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Chapter 4 - 1

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Chapter 4 - 1

Equivalence, Order, and Inductive Proof

- A binary relation R over a set A is a subset of A × A. If (x, y) ∊ R we also write x R y.
- Example. Some sample binary relations over A = {0, 1} are
ϕ, A × A, eq = {(0, 0), (1, 1)}, less = {(0, 1)}.

- Definitions: Let R be a binary relation over a set A.
- R is reflexive means: x R x for all x ∊ A.
- R is symmetric means: x R y implies y R x for all x, y ∊ A.
- R is transitive means: x R y and y R z implies x R z for all x, y, z ∊ A.
- R is irreflexive means: (x, x) ∉ R for all x ∊ A.
- R is antisymmetric means: x R y and y R x implies x = y for all x, y ∊ A.

- Describe the properties that hold for the four sample relations:
1. ϕ.

2. A × A.

3. eq = {(0, 0), (1, 1)}.

4. less = {(0, 1)}.

- Answer:
1. symmetric, transitive, irreflexive, antisymmetric.

2. reflexive, symmetric, transitive.

3. reflexive, symmetric, transitive, antisymmetric.

4. irreflexive, transitive, antisymmetric.

- If R and S are binary relations, then the composition of R and S is
R ° S = {(x, z) | x R y and y S z for some y}.

- Example. eq ° less = less.
- Quiz.
1. R ° ϕ = ?

2. isMotherOf ° isFatherOf = ?

3. isSonOf ° isSiblingOf = ?

- Answer.
1. ϕ.

2. IsPaternalGrandmotherOf.

3. isNephewOf.

- (digraph representations). Let R = {(a, b), (b, a), (b, c)} over A = {a, b, c}. Then R, R2 = R ° R, and R3 = R2° R can be represented by the following directed graphs:
R: a b c

R2: a b c

R3: a b c

- The closure of R with respect to a property is the smallest binary relation containing R that satisfies the property. We have the following three notations and results.
• The reflexive closure of R is r(R) = R ∪ Eq, where Eq is the equality relation on A.

• The symmetric closure of R is s(R) = R ∪ Rc, where Rc = {(b, a) | a R b}.

• The transitive closure of R is t(R) = R ∪ R2∪ R3∪ … .

- Note: If | A | = n, then t(R) = R ∪ R2∪ … ∪ Rn.

R = {(a, b), (b, a), (b, c)} over A = {a, b, c}. Calculate the three closures of R.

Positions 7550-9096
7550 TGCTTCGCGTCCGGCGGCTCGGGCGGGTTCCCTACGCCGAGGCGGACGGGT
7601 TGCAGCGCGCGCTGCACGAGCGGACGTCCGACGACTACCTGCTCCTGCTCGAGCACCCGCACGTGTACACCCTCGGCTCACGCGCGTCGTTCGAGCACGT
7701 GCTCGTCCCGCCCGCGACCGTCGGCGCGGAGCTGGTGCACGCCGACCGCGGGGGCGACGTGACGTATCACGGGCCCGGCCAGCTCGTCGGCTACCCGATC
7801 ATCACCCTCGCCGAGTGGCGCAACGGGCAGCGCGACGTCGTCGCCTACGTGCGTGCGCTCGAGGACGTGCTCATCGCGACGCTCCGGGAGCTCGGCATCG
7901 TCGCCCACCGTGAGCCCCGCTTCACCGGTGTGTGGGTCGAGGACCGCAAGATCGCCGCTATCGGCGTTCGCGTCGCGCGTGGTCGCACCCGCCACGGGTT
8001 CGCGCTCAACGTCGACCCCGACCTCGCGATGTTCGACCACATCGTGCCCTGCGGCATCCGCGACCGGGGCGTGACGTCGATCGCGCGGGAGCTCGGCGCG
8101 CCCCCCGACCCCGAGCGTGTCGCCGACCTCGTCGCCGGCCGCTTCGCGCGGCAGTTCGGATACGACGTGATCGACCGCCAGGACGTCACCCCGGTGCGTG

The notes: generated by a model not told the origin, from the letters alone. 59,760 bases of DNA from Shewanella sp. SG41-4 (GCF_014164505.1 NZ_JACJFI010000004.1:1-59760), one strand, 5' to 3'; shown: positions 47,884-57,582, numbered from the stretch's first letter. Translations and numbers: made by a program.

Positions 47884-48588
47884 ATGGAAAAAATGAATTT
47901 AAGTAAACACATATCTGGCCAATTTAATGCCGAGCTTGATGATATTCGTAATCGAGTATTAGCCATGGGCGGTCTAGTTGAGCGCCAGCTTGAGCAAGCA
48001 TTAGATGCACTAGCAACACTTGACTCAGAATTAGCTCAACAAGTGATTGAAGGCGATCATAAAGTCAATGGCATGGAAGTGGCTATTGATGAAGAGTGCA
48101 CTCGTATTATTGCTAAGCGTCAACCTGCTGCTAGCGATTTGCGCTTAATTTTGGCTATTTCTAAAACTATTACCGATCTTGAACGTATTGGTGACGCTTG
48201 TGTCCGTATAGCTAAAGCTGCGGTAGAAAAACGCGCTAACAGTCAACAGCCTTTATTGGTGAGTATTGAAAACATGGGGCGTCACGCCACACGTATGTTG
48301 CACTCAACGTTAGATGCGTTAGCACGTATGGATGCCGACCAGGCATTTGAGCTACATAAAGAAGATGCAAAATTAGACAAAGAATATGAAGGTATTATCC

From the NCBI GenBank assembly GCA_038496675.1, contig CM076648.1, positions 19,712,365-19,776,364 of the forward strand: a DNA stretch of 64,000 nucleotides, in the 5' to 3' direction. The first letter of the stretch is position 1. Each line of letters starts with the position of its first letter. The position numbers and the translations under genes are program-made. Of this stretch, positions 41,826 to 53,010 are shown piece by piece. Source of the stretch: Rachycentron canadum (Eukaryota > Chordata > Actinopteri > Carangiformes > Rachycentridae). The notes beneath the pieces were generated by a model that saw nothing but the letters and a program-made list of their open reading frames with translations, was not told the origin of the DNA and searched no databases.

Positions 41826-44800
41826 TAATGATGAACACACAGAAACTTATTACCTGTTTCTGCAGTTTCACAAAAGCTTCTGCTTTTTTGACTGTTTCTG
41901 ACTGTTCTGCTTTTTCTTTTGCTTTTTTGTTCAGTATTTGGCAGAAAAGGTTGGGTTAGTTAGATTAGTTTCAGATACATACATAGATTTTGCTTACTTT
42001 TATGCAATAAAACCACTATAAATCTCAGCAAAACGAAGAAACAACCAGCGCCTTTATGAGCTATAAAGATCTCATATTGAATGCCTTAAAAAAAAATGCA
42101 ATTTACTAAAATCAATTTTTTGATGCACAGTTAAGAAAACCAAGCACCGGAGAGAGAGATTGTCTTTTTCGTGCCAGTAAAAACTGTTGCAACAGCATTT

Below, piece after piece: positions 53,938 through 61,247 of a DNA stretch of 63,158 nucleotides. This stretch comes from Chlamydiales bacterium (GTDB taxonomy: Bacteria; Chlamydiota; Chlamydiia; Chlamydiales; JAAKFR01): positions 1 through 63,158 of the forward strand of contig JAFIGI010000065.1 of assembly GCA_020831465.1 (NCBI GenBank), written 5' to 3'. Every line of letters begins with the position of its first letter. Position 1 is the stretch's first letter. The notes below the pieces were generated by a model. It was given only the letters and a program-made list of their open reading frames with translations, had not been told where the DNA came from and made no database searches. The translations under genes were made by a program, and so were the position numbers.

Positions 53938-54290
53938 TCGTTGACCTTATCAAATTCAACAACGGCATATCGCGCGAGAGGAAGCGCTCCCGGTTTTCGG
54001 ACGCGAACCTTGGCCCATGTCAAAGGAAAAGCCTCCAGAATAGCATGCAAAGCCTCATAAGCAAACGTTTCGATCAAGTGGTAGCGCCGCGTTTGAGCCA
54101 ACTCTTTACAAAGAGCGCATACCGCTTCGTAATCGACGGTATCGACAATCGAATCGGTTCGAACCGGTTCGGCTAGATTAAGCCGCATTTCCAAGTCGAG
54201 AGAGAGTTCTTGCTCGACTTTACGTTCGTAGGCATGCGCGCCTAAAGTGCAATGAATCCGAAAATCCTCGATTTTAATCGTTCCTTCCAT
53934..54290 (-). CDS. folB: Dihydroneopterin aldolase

r(R) = R ⋃ Eq

= {(a, b), (b, a), (b, c), (a, a), (b, b), (c, c)}.

s(R) = R ⋃ Rc = {(a, b), (b, a), (b, c), (c, b)}.

t(R) = R ⋃ R2⋃ R3

= {(a, b), (b, a), (b, c), (a, a), (b, b), (a, c)}.

r(R):

a

b

c

s(R):

a

b

c

t(R):

a

b

c

- Let R = {(x, x + 1) | x ∈ Z}. Find t(R), rt(R), and st(R).
- Solution: t(R) is <
rt(R) is ≤

st(R) is ≠.

- (Is there a path from i to j?). Let R = {(1, 2), (2, 3), (3, 4)}. We can represent R as an adjacency matrix M where Mij is 1 if i R j and 0 otherwise. If we want an answer to our question, it would be nice to have the adjacency matrix for t(R). Then we could simply check whether Mij = 1.

- Warshall’s algorithm computes the matrix for t(R). It constructs edge (i, j) if it finds edges (i, k) and (k, j), as pictured.
for k := 1 to n for i := 1 to n for j := 1 to n do

if Mik = Mkj = 1 then Mij := 1.

j

i

k

- The following trace shows M after each k-loop, where the rightmost M contains the adjacency matrix of t(R).

- (What is the length of the shortest path from i to j? ) Suppose we have nonnegative weights assigned to each edge. Modify the adjacency matrix M so that Mij is the weight on edge (i, j), Mii = 0, and all other entries are ∞
- Example.

- Floyd’s algorithm computes t(R) and the lengths of the shortest paths.
for k := 1 to n for i := 1 to n for j := 1 to n do

Mij := min{Mij, Mik + Mkj }.

- The following trace shows M after each k-loop, where the rightmost M contains t(R) and shortest path lengths.

- (What is a shortest path from i to j? )
- Modify Floyd by adding a path matrix P, where Pij = 0 means edge (i, j) is the shortest path from i to j (if Mij≠∞), and Pij = k means a shortest path from i to j passes through k.

- Floyd’s modified algorithm computes t(R), shortest path length, and the shortest path information P. (P is initialized to all zeros.)
for k := 1 to n for i := 1 to n for j := 1 to n do

if Mik + Mkj < Mij then

Mij := Mik + Mkj;

Pij := k

fi

- For the previous example, the following trace shows M and P after each k-loop.

- Use your wits to find a P matrix for the pictured graph.

- Use your wits to find a P matrix for the pictured graph.

- How many possible P matrices for the pictured graph?